By Lauren Jankowski
Recently I led a discussion in my Gender and Culture class on a chapter from “Families We Choose” by Kath Weston. The chapter was entitled “Exiles from Kinship” and it was about how the Bay Area gay and lesbian community began constructing their own families in the 80s. These created families challenged the common definition of “family”, particularly the anthropological definition. Up until that point, anthropology defined kinships almost solely on biological ties. This overly simplistic definition overlooked the fact that family is not a purely biological construct, not entirely. Rather, family -even kinship -is a lot more fluid than we realize.
As an adoptee, I find that I don’t put as much stock in the importance of blood ties. Throughout my life, I have constructed many different families. I have noticed other adoptees often do the same thing, sometimes without even realizing it. I grew up with a large Italian family, emphasis on large. Everyone was an aunt or uncle, regardless of whether they were related by blood or not. Along with my parents’ siblings, there were a number of family friends that my brother and I referred to as “aunt” or “uncle”. Their children were our cousins.
As I grew up, I began to find my personality, beliefs, and goals were completely different. My family is very child-centric to the point of being old-fashioned. Every birth is celebrated and every woman is expected to settle down with a nice man. Holidays and gatherings are filled with discussions of whose child did/accomplished what, along with the normal sports talk and economy complaints (with the occasional chat about television). Being a natural bookworm with an independent streak, I found this environment to be stifling. When I decided very late in high school to marry myself to my work and lead a life without romantic attachments (I decided long ago that having a family was just not for me), this was met with “Well, you’ll feel differently when you meet the right man and have children of your own.”
While I do love my family, I realized that I needed a new support system. So I turned to college and friends, creating my own eclectic group of individuals that I adore and admire for different reasons. Some began from a mutual love of the written word. Others shared my love of really great stories and myths. Some share my desire to live a completely independent life. Others are people that I find to be fascinating, either due to their personality or because they showed me a new way to think about the world. Still others are accepting and offer me the intellectual conversations that I so love and crave. The one thing that this created family shares is that everyone in it accepts me as is, even when I’m at my worst, and treats me as an equal.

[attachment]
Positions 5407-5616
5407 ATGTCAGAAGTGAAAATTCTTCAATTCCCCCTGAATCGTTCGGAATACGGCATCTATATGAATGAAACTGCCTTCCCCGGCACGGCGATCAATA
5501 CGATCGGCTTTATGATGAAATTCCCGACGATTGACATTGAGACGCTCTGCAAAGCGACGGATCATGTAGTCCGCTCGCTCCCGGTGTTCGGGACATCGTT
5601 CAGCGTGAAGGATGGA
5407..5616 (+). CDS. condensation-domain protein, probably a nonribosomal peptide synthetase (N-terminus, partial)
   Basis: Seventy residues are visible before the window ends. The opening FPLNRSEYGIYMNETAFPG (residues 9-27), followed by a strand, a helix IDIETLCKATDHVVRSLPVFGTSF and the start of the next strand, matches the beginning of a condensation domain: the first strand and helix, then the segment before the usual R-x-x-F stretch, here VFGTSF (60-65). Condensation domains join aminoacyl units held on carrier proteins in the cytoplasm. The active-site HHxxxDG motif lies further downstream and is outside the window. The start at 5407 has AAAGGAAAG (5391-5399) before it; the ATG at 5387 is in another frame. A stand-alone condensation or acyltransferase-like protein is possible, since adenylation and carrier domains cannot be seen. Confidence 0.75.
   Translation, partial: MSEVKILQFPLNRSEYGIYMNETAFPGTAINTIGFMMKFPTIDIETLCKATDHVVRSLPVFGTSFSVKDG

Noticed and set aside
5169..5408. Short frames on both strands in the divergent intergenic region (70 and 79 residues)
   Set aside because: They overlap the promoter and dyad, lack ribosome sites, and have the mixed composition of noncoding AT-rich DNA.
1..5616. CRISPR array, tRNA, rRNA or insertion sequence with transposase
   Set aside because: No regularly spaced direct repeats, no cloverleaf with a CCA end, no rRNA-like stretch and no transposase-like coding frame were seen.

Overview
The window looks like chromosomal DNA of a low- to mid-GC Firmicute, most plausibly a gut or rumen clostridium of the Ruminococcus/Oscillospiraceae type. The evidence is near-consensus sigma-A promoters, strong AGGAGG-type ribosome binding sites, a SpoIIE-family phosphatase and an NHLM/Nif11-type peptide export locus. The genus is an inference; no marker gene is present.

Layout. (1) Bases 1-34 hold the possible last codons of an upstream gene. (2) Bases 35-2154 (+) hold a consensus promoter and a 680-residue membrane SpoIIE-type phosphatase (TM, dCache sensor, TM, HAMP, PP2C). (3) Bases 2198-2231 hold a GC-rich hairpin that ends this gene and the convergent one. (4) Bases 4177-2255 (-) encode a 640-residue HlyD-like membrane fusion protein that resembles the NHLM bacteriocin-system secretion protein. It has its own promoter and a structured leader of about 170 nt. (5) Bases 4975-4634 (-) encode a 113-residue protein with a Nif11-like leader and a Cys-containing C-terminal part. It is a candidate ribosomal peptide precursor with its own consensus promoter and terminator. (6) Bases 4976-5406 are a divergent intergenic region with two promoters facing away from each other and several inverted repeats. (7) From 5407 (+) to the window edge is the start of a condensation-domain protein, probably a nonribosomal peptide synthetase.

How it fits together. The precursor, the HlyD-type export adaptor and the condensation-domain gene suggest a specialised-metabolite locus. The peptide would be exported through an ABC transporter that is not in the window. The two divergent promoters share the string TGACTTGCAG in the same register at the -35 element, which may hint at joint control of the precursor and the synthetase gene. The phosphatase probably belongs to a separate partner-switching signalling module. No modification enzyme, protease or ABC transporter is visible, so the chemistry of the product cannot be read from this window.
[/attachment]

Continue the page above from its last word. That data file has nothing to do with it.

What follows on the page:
In 1991, Kath Weston wrote that we need to move past our rigid biological definition of kinship and explore alternative families, ones that aren’t necessarily based on the biological model. When I recently visited The Cradle again, Gabby told me about an annual picnic that is held for adoptive and biological families. The kids wear two different nametags: one with the name given by the biological parent(s) and the second given by their adoptive family. As I write this, I think about how my definition of family has changed as I’ve grown and matured.
As a society, we need to accept that there are different kinds of families and kinships. Not all of them revolve around biological ties. In the grand scheme of things, biology is probably a lot less important than most people think. In my mind, I have two families, both of whom I love dearly and would do anything for. I do not favor one over the other and would never choose between them. In my book, they are equal. I’d be very surprised if I were alone in feeling this way.
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Originally published on The Seattle Lesbian
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